Tag Archives: winning

Un-honorably Un-mentioned

There it is, folded on the coffee table. The newspaper’s culture magazine. Their annual writing contest with all winner’s works printed inside, just a few feet away from my shaking hands.

I’ve submitted many times before, but feel this is the year I get published. I’m going to win because I took a chance. I didn’t send something I thought they were looking for. I do that every year. And lose. Instead, I sent an original, edgy, witty, and clever piece to the newspaper jurors. Adult Prose section, here I come.

newspaper photo for blog 004I open the magazine. Adult Prose First Place winner – not me. Okay. I wasn’t expecting First Place anyway. I turn the page. Second Place. Not me. You know, it would be nice, just once, if I won … anyway. I turn the page. Another writer has taken Third Place. But, wait – something new this year, the List of Finalists, names of writers whose works were considered extremely worthy but didn’t make the cut. If I’m on the list, some progress has been made.

I wiggle my index finger down the page of ten names. Mike Andberg is not among them. Who are all these people? I’ve never heard of any of them.

The Honorable Mention section. I flip the pages. Quickly. I have not been mentioned in the Honorable Mention section either.

I check the Teen section winners. I never mentioned my age in my submission to the paper. Who knows? Maybe they placed my winning entry in the Teen category by mistake. I check it. Twice. My name’s not there. Teenagers are already in the paper and they’re, what, fifteen? I’m how old?

I peruse the Kids category. Jesus. I mean, how good can these pieces be? I’m not included in this section (whether accidentally or deliberately).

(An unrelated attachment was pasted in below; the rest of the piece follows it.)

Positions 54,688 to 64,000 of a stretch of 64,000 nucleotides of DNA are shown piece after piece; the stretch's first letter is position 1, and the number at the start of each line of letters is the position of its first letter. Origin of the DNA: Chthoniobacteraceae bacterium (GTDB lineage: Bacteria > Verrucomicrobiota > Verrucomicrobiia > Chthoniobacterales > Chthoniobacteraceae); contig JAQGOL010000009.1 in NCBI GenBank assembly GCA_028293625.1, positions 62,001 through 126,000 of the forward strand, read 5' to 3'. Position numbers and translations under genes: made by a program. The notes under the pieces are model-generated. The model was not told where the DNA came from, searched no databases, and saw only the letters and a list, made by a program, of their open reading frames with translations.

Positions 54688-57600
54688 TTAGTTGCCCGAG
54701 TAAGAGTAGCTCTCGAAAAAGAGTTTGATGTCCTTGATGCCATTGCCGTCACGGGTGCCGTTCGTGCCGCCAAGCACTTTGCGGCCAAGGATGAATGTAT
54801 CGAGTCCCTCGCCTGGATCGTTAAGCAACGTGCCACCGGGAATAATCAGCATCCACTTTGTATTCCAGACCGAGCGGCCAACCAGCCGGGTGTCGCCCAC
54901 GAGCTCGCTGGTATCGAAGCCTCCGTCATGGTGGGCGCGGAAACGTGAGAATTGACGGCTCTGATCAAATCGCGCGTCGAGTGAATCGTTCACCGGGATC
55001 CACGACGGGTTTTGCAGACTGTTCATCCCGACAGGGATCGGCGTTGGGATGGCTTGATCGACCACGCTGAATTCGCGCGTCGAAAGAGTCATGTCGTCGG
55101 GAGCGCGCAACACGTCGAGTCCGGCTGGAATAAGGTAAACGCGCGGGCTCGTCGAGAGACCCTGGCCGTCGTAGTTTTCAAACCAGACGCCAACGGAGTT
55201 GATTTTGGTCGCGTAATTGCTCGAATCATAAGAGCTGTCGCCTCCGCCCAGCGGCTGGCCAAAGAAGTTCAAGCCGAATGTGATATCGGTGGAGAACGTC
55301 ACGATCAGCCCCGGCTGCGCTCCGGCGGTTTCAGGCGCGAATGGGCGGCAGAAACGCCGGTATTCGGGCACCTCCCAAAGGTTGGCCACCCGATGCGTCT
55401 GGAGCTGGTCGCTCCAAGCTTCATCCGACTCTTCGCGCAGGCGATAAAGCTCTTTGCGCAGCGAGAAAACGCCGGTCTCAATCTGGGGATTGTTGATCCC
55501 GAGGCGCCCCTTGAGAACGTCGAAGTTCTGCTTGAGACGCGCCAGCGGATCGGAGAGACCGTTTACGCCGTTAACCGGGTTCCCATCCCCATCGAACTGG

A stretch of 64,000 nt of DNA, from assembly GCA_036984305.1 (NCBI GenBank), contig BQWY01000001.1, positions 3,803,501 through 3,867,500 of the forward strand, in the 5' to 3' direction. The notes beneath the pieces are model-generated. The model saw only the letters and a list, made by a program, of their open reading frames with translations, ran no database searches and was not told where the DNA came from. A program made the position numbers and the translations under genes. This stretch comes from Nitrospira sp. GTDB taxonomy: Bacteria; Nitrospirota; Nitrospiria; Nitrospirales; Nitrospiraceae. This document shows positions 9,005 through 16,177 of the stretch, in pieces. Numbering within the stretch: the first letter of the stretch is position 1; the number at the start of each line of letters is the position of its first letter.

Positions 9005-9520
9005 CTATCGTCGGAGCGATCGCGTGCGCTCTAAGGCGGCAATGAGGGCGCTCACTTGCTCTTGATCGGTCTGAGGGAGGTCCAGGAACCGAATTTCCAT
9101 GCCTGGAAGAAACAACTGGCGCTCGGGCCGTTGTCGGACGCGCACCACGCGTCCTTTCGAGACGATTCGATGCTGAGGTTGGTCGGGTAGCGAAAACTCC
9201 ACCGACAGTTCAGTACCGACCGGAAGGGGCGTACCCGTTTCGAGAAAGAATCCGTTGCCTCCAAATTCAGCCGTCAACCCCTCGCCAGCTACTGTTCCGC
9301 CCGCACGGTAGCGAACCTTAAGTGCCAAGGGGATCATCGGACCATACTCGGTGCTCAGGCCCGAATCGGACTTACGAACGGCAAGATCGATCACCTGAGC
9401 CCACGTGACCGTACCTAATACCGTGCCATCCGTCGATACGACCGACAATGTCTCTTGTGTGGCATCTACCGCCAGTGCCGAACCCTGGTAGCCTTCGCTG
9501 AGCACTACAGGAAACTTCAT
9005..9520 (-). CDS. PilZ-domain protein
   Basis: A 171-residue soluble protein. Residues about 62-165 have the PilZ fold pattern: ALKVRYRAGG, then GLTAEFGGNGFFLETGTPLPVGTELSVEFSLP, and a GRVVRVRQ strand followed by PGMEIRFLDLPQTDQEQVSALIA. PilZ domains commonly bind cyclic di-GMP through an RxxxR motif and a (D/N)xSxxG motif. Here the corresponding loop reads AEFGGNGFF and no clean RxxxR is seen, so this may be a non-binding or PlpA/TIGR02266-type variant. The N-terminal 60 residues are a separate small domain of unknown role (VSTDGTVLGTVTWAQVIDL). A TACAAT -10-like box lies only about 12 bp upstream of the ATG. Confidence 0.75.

I envision tomorrow’s newspaper folded on my coffee table. A giant apology. It was all a printing mix up. Excluded from the Annual Writing Contest winners was Mike Andberg’s glorious, witty, funny, unique, and cutting edge piece. It could happen, right?

I can only hope it wasn’t placed in Obituaries.


1 Comment

Filed under Blog, The Daily Thought

Sweet Spring, Sweet Surrender

"Maureen," 18 x 24. Conte stick on paper

“Maureen,” 18 x 24. Conte stick on paper



Flowers bloom. Love blossoms. And dreams get crushed. Sometimes that’s what happens.

Regardless, the power of spring’s beauty is such that hope springs eternal every year. Like this spring. And next spring. And every spring I’m alive.

A particularly sweet spring – my sixteenth – occurred many years ago. The thrill of love, art, girls and winning combined for a lifetime worth of boyhood passion and intensity all in one season.

I’m pleased to share that story with you from this excerpt in Chapter 5, “Artistry,” from my memoir, Maybe Boomer.

I liked art class. It was different, a looser, free-flowing experiment in sociability as well as art media. The teacher often asked Maureen, a classmate one year behind me, to sit in a chair so the class could draw her, giving me the opportunity to stare at her freckles, low slung bell-bottoms, long brown hair, and exotic eyes. One minute, I fancied she liked me as more than the casual friends we were, the next minute not. Her penetrating smile always lured me in, either to bang my head against the wall in frustration or to try to get closer to her yet again. I was beginning to understand why the world associated love and art as inseparable, beautiful one minute, unsettling the next.

In this class, learning to dabble in the love of art and the art of love occurred simultaneously, but the art of love took precedence. I hoped my fascination with Maureen might lead to something.

Of all things, the attraction resulted in winning a Gold Key from the National Scholastic Arts Organization for a drawing I did of her in class. Using a fancy Conte’ a’ Paris pastel stick, I sketched Maureen as she posed in innocent, chaste fashion, cross-legged on the floor, writing in a notebook situated on her lap. Apparently, I’d also succeeded in shading her supple lips and tight shirt-covered breasts with a considerable amount of feeling – it sure got the judge’s eye.

It was news of winning the Gold Key that got Maureen’s attention. That night, unannounced, she drove over to my house.

When she said she came by just to say hi, I was flattered.

When we proceeded to go out for ice cream, I was nervous.

When we licked our ice cream cones while parked alone in her car, I froze.